Nita Ambani in Selarpur village near Ahmedabad, Gujarat, where her Reliance Foundation has implemented programs to improve households. (Sam Panthaky/AFP)

Imagine, if you will, the kind of outcry that would occur in the United States if the government sent a Secret Service detail to protect Melinda Gates, wife of Bill Gates.

That explains a bit of the furor in India this week after a Hindustan Times report that the Indian government was dispatching a team of elite commandos to protect Nita Ambani, the socialite wife of India’s richest man.

Her husband, Mukesh Ambani, an oil and gas magnate worth $21 billion, has had a government security escort since 2013, when he was the subject of terrorist threats, and covers the costs himself.

But in a country where there is a shortage of police officers, the news about 10 additional officers for his wife rankled.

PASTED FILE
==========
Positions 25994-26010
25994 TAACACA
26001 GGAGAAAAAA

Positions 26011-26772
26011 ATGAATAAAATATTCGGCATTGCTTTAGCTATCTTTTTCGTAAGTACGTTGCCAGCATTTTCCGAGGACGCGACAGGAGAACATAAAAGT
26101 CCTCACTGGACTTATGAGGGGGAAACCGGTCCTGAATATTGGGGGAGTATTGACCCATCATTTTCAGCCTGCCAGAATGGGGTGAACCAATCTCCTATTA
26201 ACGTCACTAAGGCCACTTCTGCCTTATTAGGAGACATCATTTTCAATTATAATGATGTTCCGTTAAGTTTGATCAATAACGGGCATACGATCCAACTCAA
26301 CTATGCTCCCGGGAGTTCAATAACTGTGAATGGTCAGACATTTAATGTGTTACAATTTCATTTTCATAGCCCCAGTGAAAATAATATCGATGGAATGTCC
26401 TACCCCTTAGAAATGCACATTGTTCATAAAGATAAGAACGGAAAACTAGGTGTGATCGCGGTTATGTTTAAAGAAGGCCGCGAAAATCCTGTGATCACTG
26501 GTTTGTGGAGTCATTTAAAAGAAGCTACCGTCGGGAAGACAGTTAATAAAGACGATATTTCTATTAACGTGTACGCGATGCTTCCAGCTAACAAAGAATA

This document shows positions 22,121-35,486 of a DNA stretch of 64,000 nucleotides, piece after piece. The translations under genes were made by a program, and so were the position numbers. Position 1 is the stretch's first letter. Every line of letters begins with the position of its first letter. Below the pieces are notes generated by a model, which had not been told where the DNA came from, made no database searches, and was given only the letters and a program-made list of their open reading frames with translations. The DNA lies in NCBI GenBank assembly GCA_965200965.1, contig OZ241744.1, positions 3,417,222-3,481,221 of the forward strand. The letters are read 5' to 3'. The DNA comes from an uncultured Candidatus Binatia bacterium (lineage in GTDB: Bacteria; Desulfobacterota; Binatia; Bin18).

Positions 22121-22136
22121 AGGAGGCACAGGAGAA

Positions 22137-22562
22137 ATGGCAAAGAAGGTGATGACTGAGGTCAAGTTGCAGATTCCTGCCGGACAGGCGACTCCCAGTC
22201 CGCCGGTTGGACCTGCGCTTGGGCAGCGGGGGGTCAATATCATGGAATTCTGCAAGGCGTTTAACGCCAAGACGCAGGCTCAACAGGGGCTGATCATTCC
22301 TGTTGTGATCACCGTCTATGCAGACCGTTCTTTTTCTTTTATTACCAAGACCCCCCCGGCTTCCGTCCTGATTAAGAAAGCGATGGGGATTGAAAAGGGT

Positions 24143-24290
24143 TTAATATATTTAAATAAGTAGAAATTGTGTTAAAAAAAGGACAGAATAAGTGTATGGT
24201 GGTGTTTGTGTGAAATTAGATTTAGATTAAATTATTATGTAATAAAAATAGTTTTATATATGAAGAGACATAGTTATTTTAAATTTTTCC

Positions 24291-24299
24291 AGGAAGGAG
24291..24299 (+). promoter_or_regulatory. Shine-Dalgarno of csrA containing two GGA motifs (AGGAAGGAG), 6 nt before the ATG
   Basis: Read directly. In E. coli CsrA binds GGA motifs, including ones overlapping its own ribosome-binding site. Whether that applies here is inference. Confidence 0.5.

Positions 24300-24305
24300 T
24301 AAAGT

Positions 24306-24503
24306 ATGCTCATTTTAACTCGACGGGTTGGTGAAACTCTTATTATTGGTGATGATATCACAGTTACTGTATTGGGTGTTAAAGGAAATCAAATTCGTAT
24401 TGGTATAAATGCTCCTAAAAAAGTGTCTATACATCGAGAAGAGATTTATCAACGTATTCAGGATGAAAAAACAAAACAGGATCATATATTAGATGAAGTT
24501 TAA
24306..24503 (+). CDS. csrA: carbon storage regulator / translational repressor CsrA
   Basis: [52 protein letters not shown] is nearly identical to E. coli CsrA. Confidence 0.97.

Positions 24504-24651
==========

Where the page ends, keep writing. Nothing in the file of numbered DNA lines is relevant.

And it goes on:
“Women raped daily in Delhi. No security for them despite repeated requests. But [prime minister Narendra Modi] providing security to his friends,” Delhi’s chief minister, Arvind Kejriwal, said in a tweet.

The government said a threat-assessment report by central security agencies deemed Nita Ambani’s protection necessary, according to the Hindustan Times report.

Ambani, 52, is an art collector, serves on the board of directors of her husband's company and chairs its charity wing. The couple lives in a famous 27-story home in Mumbai that has a ballroom, a movie theater and six parking levels and has been featured in Vanity Fair.

The news reignited the debate of “VIP privilege” in India, where in recent years ordinary citizens have begun to chafe against what they see as undue perks given to the rich and famous, who are whisked through airport waiting lines, ride in motorcades that clog traffic and, in the case of politicians, live in luxury, government-assigned bungalows.

The data site IndiaSpend estimated in 2013 that in India, which is short about a half-million police officers, an estimated 47,000 officers are dispatched to protect 14,842 VIPs.

Read more: 

India orders ‘panic button’ for mobile phones in bid to protect women

More people died taking selfies in India last year than anywhere else in the world

Inside the Indian temple that draws America’s tech titans